75 have died in UK Autism and Learning Disability Units

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ASPartOfMe
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11 Dec 2021, 10:32 am

Seventy-five people have died in autism and learning disability units in England since 2015, Sky News reveals

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Seventy-five people with a learning disability or autism have died in inpatient units in England since 2015, Sky News can reveal.

It follows an independent review, commissioned by NHS Midlands, which found the death of Clive Treacey - one of the 75 - was "potentially avoidable".

Now Beverley Dawkins, the author of that review, has said she thinks all of the deaths revealed by Sky News should be re-examined.

Sky News has also learned that amongst the most recent deaths - 35 in the last three years - ten were under the age of 35.

Clive Treacey, 47, had a learning disability and died four years ago, and only now - after an inquest and investigations by multiple agencies - has Beverley Dawkins' review raised serious questions about his life and his death.

The review said people like Clive are still being placed in situations that "do not keep them safe".

There are currently 2,070 people with a learning disability or autism in hospital units - and more than 800 of those people are considered to be "fit for discharge".

Ms Dawkins said: "I'm beginning to wonder what it's going to take to get the changes in place that will enable people with a learning disability to have the life they should."

Sky News revealed in 2019 that Clive Treacey was one of 40 people with a learning disability or autism who have died while placed in a hospital unit between 2015 and 2018. A review by NHS England into the deaths had found "nothing untoward".

Now in a new Freedom of Information request, Sky News has learned that a further 35 people have died in autism and learning disability units since 2018.

She calls on the Royal College of Pathologists to review how effectively pathologists are implementing guidelines on autopsy practice for death in patients with epilepsy.

Yes, what us it going to take?


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“My autism is not a superpower. It also isn’t some kind of god-forsaken, endless fountain of suffering inflicted on my family. It’s just part of who I am as a person”. - Sara Luterman


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21 Dec 2021, 8:55 am

Tony Hickmott: Autistic man was 'loneliest man in the hospital'

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A whistle-blower in the case of an autistic man who has been detained in hospital since 2001 says he feels complicit in his "neglect and abuse".

A BBC investigation found 100 people with learning disabilities have been held in specialist hospitals for 20 years or more, including Tony Hickmott.

His parents are fighting to get him rehoused in the community.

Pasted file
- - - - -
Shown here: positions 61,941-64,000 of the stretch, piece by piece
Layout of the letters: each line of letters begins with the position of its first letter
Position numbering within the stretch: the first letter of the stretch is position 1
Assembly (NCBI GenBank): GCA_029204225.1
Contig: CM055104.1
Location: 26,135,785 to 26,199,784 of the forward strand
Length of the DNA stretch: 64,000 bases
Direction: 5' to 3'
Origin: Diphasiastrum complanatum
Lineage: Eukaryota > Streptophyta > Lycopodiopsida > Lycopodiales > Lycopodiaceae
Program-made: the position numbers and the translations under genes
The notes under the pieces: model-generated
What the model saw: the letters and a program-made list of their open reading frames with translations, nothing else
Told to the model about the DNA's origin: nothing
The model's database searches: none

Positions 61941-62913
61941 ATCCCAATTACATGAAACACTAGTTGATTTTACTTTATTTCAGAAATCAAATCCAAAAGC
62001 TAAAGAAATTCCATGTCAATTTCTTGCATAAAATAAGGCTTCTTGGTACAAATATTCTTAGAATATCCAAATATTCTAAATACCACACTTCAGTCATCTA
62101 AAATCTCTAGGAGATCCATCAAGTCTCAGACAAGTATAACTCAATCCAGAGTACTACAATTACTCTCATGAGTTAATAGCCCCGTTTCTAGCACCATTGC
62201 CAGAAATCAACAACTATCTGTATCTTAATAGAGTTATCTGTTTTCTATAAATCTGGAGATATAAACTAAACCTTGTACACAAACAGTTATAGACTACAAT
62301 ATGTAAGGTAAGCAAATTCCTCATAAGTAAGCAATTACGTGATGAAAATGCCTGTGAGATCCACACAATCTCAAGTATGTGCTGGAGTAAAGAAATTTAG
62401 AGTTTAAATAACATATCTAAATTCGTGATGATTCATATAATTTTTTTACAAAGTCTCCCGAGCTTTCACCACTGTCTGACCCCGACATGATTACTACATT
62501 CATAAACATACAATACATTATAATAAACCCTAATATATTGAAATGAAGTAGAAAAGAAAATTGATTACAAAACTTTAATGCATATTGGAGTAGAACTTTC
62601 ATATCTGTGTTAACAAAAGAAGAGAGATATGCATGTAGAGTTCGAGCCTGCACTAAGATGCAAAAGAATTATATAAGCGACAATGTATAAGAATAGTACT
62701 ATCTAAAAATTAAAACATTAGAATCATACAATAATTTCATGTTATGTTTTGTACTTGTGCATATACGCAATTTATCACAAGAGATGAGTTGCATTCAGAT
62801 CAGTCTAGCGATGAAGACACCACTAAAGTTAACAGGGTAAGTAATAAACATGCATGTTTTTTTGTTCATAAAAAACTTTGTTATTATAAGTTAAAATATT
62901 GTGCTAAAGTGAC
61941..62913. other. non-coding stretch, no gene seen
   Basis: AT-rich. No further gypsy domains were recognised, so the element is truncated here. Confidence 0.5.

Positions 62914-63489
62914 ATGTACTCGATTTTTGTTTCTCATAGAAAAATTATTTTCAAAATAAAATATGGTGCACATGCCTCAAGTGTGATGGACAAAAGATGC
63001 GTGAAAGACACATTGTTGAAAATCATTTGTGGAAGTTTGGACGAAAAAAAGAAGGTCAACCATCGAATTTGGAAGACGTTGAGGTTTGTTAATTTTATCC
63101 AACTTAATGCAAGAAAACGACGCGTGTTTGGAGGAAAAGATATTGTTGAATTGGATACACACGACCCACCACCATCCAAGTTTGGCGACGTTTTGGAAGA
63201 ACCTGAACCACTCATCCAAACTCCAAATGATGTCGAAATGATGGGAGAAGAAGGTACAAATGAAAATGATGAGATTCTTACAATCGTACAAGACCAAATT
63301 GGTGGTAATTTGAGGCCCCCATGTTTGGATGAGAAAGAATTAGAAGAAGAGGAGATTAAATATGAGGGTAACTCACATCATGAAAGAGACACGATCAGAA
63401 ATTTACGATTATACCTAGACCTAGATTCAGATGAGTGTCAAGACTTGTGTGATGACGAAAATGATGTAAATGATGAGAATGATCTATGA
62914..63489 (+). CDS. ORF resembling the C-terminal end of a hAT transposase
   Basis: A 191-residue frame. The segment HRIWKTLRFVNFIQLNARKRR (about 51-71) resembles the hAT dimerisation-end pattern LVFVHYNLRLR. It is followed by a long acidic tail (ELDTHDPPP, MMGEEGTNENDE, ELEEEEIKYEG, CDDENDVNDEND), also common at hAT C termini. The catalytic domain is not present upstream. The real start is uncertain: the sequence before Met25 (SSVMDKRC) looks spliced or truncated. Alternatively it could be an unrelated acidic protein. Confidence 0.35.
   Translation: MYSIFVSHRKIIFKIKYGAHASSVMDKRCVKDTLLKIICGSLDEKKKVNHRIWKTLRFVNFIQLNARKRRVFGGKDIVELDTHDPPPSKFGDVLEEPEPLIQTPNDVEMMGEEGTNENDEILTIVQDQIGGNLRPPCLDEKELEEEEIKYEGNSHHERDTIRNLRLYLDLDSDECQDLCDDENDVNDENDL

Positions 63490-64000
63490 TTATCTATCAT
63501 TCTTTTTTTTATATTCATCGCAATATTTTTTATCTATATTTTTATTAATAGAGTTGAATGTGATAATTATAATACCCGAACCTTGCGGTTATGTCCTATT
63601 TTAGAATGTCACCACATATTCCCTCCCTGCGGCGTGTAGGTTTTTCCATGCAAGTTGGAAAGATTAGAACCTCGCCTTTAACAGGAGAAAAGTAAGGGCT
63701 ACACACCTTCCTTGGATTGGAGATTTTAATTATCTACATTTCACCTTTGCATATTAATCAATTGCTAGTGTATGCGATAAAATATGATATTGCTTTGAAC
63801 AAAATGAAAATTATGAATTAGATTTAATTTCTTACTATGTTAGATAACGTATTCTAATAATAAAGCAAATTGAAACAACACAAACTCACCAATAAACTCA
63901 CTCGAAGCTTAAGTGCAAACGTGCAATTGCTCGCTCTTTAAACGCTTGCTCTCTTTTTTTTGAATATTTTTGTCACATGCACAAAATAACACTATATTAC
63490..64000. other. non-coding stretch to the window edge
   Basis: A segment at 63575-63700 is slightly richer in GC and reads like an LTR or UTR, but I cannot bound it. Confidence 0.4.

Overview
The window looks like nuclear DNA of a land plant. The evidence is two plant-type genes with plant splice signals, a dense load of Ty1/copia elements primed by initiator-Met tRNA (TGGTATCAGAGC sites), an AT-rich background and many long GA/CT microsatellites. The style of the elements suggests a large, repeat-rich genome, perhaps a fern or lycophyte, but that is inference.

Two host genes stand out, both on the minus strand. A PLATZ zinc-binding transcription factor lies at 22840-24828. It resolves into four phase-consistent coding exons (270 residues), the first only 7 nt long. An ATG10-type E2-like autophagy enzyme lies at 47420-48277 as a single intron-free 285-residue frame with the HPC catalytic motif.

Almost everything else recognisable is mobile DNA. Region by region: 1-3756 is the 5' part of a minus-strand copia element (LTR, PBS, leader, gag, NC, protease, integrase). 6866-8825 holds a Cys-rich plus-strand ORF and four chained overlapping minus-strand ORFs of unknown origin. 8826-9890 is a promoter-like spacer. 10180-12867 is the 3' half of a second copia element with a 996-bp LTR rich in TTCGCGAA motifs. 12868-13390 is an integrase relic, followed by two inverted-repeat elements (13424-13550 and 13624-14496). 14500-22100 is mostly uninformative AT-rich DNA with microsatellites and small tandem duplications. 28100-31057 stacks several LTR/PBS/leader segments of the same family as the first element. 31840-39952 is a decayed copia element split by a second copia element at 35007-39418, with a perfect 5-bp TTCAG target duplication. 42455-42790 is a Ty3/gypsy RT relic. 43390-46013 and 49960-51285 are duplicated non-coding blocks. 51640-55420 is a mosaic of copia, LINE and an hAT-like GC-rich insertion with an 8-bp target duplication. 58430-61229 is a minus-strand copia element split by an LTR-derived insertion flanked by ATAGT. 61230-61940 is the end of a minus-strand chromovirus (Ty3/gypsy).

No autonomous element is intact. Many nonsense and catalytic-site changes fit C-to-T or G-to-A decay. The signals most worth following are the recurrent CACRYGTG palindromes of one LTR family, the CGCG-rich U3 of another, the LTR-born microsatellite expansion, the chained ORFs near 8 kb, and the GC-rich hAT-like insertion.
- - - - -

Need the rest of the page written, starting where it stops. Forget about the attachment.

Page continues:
A support worker at a hospital where Mr Hickmott has been detained said he was the "loneliest man in the hospital".
The company that ran the hospital until 2020 no longer exists and former directors, who the BBC contacted, declined to comment.

Mr Hickmott was sectioned under the Mental Health Act in 2001. His parents, Pam and Roy Hickmott, were told he would be treated for nine months, and then he would be able to return home.

He is now 44 - and although he was declared "fit for discharge" by psychiatrists in 2013, he is still waiting for authorities to find him a suitable home with the right level of care for his needs.

Last month, the BBC overturned a court order allowing the reporting of his story - one that is now in the hands of the Court of Protection.

Following the report, Phil Devine came forward to talk about conditions at the hospital, which we are not naming for Mr Hickmott's care and wellbeing.
Mr Devine said he worked in the private, low-secure hospital as a cleaner and a support worker between 2015 and 2017.

Some of the patients there had committed crimes, while others, like Mr Hickmott, were detained under the Mental Health Act.
Mr Devine said only Mr Hickmott's basic needs were met. "Almost like an animal, he was fed, watered and cleaned. If anything happened beyond that, wonderful, but if it didn't, then it was still okay."
"The management at the hospital said to us: 'Here's a care plan. At so and so time get breakfast, at so and so time get him dressed'. That's just a schedule - that's not a care plan," he said. "It was strict, it was rigid. But that was all Tony had."

Mr Devine said unlike many other patients in the hospital, Mr Hickmott had very little freedom. He spent all of his time in segregation.

Mr Devine believes this was primarily down to the risk of other patients in the hospital. He said: "He had never committed a crime, but here he was, living in solitary confinement."

In 2020, the hospital was put into special measures because it did not always "meet the needs of complex patients". A report highlighted high levels of restraint and overuse of medication, a lack of qualified and competent staff and an increase of violence on many wards.